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California tax preparer sentenced for fraud

On Behalf of | Apr 1, 2024 | White Collar Crimes

A California man has been sentenced to 10 years in a federal prison for fraudulently seeking more than $10 million in tax refunds from the Internal Revenue Service and more than a dozen state tax authorities. In late 2023, a federal jury found the 66-year-old Victorville resident guilty of aggravated identity theft, conspiracy to commit wire fraud and conspiracy to defraud the United States government. The case was prosecuted by the U.S. Attorney’s Office for the Central District of California.

Identity theft

During the trial, federal prosecutors established that the man used Social Security numbers taken from identity-theft victims to file fraudulent tax returns and seek millions of dollars in refunds. Prosecutors described the man’s activities as a “massive fraud scheme” that began in 2013 and spanned three continents. U.S. attorneys claimed that the man filed fraudulent returns in California and a dozen other states, obtained fake identification documents from Thailand and rented office space in Costa Rica.

Money trail

Investigators from the IRS, Department of Homeland Security and Postal Inspection Service gathered evidence of the man’s fraud crimes by following where the refunds went. They discovered the money was often sent to prepaid debit cards that had been sent to commercial mailboxes. Investigators also traced the IP address the man used to file fraudulent tax returns to office space he rented in Central America. In addition to handing down a custodial sentence, the judge ordered the man to pay $1,230,175 in restitution to his victims.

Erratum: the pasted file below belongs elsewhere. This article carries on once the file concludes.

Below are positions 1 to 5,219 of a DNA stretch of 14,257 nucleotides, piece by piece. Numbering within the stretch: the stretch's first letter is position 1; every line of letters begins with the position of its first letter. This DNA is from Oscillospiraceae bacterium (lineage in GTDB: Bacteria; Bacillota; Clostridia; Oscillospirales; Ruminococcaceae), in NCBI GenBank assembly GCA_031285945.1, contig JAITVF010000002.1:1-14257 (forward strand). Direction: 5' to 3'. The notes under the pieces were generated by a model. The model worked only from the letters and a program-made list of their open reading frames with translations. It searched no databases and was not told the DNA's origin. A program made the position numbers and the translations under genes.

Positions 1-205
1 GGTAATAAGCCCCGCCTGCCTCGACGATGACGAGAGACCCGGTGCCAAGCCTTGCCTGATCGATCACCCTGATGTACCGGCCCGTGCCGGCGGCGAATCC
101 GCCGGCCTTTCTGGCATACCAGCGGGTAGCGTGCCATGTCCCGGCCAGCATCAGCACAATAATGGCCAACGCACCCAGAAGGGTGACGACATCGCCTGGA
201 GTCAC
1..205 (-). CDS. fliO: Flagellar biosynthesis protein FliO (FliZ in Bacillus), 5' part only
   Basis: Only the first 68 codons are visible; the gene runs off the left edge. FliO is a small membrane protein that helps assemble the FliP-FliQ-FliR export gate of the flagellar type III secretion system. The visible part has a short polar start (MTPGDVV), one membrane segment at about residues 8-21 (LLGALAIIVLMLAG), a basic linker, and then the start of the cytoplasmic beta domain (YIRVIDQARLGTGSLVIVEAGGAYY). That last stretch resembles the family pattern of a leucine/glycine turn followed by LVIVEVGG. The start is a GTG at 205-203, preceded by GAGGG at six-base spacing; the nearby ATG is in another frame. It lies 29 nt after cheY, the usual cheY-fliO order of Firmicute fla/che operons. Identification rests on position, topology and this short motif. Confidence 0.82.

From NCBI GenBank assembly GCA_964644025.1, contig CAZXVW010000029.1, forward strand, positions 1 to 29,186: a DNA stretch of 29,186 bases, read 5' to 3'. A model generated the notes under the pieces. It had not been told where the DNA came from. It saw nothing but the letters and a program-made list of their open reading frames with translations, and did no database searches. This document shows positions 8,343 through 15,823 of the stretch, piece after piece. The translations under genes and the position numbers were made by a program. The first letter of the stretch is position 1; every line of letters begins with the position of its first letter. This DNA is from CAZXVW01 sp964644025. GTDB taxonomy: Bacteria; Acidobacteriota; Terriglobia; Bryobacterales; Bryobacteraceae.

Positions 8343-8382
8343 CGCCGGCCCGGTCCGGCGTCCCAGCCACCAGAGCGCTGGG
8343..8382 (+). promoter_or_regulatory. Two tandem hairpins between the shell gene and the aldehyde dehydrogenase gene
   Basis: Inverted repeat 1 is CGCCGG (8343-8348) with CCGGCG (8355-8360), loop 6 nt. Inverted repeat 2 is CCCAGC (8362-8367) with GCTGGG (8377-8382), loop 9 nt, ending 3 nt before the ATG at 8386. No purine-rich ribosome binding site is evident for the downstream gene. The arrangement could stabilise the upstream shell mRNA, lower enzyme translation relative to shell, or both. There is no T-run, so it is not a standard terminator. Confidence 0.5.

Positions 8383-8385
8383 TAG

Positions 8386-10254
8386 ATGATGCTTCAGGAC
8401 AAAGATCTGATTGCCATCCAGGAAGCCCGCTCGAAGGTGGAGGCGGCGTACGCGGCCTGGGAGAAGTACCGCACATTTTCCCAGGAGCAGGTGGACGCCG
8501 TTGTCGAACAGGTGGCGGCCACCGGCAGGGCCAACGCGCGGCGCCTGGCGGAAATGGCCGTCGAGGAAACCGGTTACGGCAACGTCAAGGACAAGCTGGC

Trials are rare in white-collar cases

This man was found guilty by a jury, which rarely happens in cases involving white-collar crimes. The financial and electronic trails that investigators followed in this case provided prosecutors with very compelling evidence. Financial documents and wire transfer records are often the most important pieces of evidence in white-collar crime cases, which is why the people accused of fraud, embezzlement or bribery usually choose to enter into negotiated plea agreements.